Neither Steyer nor Bloomberg is going to win the Democratic nomination. In the ultra-high visibility context of a presidential campaign – in which all major contenders have abundant access to earned media – money is no trump card (as Trump demonstrated in 2016). But what impact could a Bloomberg-level investment have on tipping the balance of a high-stakes federal election – or a relatively low-salience legislative fight? Put differently: If Tom Steyer can buy 15 percent support in South Carolina for a few million dollars, what policy outcomes couldn’t Jeff Bezos buy if sufficiently motivated?
Of course, George Soros, Sheldon Adeleson, Charles Koch, the Mercer family, and other politically-engaged plutocrats have already doled out eye-popping sums to political causes, and secured major returns on those investments. Meanwhile, the one percent as a whole has quite clearly made its money talk on Capitol Hill: In 2017, as Americans faced (among other things) a drug overdose epidemic, skyrocketing health-care costs, decaying infrastructure, and a climate crisis, the U.S. Congress decided that the best thing it could possibly do with $1.5 trillion of borrowed money was give large tax breaks to rich people.
But for each of the big-spending billionaires named above, there are scores of others who’ve yet to meaningfully enter the political fray. And even the Soroses and Koches of the world are shelling out only a small fraction of the amount they could afford to. As Jonathan Chait recently noted, total spending by both sides in the 2016 election barely exceeded $1 billion. That is less than 1 percent of Bezos’s net worth.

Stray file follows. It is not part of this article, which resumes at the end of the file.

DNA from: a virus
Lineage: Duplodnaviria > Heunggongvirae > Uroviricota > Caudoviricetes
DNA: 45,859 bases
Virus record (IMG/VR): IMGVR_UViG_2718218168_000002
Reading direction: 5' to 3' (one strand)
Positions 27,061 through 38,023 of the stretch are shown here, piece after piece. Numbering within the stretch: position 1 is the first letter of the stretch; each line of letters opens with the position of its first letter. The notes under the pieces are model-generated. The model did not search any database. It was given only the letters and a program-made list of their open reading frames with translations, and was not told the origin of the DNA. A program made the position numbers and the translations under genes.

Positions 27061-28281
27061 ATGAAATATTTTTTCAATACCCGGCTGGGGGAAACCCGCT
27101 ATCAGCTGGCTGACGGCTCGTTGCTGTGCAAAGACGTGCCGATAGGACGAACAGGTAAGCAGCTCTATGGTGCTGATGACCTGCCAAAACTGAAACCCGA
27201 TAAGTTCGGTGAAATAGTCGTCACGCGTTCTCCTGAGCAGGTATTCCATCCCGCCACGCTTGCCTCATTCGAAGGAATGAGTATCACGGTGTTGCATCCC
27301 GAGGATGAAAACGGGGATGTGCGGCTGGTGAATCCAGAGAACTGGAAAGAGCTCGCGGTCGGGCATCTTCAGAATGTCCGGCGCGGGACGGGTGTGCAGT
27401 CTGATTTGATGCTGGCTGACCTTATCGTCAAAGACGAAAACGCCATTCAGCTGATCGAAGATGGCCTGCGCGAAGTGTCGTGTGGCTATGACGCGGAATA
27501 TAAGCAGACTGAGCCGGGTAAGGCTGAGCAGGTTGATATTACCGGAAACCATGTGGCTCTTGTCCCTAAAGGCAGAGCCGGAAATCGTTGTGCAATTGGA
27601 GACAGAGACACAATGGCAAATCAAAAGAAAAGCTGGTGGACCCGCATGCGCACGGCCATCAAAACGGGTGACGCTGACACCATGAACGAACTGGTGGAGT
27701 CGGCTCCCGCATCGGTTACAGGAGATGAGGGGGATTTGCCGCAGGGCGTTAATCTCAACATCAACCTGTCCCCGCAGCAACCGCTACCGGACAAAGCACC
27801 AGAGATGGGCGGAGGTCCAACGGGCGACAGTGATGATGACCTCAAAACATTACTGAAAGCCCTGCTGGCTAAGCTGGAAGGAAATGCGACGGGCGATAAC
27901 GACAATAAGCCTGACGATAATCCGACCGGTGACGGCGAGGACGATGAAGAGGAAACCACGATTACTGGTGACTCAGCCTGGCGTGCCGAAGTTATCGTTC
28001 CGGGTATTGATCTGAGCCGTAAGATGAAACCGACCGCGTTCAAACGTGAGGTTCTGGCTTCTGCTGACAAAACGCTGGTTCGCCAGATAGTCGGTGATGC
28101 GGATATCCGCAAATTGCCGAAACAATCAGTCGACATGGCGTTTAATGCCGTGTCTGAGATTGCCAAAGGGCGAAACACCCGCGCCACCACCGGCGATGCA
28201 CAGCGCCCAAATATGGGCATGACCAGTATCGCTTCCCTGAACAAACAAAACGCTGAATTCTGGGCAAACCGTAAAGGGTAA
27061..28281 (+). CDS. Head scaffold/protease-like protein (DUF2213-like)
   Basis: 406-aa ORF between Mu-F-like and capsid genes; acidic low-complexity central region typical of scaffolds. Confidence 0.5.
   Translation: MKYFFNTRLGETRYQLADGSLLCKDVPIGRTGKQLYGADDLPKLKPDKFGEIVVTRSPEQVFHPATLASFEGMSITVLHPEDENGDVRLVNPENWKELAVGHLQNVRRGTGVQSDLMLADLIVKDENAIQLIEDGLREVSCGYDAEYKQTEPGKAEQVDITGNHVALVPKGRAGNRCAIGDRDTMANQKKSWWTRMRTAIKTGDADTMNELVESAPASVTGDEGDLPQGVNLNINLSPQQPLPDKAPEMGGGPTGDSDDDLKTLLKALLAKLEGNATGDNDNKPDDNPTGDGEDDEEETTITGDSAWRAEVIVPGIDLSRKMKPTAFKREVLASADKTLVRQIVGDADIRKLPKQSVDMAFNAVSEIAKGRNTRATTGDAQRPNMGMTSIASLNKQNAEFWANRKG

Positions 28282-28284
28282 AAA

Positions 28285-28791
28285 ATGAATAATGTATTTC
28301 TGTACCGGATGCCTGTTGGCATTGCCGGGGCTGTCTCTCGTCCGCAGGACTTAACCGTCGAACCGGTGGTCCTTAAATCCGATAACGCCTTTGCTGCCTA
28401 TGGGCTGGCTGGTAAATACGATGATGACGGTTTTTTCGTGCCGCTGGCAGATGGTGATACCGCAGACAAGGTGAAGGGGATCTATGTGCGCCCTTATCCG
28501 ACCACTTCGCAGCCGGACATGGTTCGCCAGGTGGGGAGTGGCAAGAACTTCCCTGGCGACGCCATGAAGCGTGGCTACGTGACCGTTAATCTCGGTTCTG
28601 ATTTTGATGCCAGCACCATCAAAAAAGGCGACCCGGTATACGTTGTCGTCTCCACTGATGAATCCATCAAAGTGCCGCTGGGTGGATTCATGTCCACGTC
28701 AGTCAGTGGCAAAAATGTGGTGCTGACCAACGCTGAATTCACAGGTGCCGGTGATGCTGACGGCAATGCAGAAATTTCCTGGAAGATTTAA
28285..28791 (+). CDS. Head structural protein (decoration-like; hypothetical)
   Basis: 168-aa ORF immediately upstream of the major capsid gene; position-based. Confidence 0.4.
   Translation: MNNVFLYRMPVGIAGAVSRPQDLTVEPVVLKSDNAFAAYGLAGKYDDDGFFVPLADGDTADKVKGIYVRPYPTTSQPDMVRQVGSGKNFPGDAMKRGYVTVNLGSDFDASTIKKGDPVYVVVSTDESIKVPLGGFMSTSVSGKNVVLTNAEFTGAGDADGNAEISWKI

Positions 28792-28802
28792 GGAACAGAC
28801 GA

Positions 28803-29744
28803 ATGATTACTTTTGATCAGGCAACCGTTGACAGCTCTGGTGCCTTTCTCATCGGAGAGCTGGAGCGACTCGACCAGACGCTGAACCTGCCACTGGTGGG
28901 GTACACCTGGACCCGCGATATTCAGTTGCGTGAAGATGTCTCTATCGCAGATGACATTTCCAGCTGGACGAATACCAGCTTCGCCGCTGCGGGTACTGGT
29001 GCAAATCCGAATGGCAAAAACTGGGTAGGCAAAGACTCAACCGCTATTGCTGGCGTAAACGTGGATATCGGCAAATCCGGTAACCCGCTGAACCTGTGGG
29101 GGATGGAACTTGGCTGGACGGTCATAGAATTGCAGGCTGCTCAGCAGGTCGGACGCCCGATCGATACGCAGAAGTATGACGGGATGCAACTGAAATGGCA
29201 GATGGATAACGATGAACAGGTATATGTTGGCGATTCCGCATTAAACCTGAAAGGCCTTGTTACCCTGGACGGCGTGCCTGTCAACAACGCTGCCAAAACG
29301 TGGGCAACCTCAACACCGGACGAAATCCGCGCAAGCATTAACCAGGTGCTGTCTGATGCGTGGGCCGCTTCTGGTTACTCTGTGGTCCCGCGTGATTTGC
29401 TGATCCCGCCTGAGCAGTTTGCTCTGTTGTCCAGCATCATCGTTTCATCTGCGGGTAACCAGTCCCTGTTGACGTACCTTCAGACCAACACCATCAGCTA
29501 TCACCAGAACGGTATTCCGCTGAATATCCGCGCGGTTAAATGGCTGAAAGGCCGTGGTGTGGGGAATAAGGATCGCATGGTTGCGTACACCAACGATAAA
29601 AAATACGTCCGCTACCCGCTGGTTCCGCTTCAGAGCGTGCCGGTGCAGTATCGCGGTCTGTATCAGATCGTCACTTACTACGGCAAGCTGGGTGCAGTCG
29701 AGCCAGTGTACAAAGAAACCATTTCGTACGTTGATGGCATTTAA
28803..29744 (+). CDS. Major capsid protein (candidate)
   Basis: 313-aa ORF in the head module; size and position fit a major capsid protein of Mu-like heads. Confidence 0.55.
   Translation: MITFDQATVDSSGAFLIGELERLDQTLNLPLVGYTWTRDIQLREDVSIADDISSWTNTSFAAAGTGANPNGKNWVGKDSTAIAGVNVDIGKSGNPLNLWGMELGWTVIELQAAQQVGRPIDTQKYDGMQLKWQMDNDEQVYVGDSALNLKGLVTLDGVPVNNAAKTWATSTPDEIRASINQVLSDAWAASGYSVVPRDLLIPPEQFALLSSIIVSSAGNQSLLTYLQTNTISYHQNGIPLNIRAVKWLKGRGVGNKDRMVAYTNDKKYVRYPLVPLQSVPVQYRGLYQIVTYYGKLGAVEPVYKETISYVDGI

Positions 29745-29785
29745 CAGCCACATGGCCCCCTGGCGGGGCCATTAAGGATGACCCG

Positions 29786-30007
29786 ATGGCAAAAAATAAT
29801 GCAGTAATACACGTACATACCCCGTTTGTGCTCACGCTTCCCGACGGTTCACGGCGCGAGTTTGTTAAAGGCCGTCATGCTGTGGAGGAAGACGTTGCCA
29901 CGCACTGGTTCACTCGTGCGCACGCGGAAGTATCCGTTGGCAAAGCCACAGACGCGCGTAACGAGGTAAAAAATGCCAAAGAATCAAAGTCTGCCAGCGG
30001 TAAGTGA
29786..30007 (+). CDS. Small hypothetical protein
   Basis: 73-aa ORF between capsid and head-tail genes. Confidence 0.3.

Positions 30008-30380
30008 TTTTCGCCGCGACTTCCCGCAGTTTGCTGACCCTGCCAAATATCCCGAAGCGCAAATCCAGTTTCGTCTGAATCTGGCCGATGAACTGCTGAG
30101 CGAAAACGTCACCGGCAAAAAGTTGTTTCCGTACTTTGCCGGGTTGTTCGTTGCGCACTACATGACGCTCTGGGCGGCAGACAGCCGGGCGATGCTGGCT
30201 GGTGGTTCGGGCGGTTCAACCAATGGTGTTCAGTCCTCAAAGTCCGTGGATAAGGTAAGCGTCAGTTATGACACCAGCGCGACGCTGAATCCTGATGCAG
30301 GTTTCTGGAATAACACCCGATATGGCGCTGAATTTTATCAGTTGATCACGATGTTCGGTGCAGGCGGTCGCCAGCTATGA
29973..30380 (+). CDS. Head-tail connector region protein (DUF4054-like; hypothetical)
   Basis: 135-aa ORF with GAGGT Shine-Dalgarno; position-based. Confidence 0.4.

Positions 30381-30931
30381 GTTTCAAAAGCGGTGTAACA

The contradictions between democracy and economic inequality have weighed on our republic since its founding. And concerns about the influence of money in politics loomed especially large in the wake of the financial crisis and Citizens United decision. The problem I’m describing here isn’t new. And it may even seem a tad antiquated; given the burgeoning potency of small-dollar fundraising in recent years, the spectre of billionaires’ political spending may seem less menacing today than it did in the past. But what is both new and menacing is the sheer scale of the super-rich’s economic power after a decade of stagnant wages, record profits, and runaway asset inflation. In 2010, Jeff Bezos was worth $12.3 billion; today, he is worth $115 billion. The top 0.1 percent – which is to say, America’s wealthiest 160,000 families – now own as much wealth as the bottom 90 percent of U.S. households combined. Suffice to say, billionaire megafortunes are growing at a faster rate than the price of television advertisements.
Meanwhile, as America’s political parties, unions, churches, and other civic organizations continue to decline – and Americans become increasingly atomized – mass media exerts an evermore monopolistic influence on our politics. Even the new social movements that have taken shape in recent years typically owe their influence less to the active engagement of a mass membership than to the skill of their cadre at generating and channeling media attention. Further, as Big Tech has eaten journalism’s business model, the Fourth Estate has grown more reliant on the super-rich’s largesse, while the news-consuming public’s attention has become increasingly concentrated on national media. Taken together, all this means that the billionaire class’s capacity to dominate mass media – through gargantuan ad buys and the subsidization of newspapers, local news stations, or other journalistic enterprises – has been rising in tandem with the political value of exerting such dominance.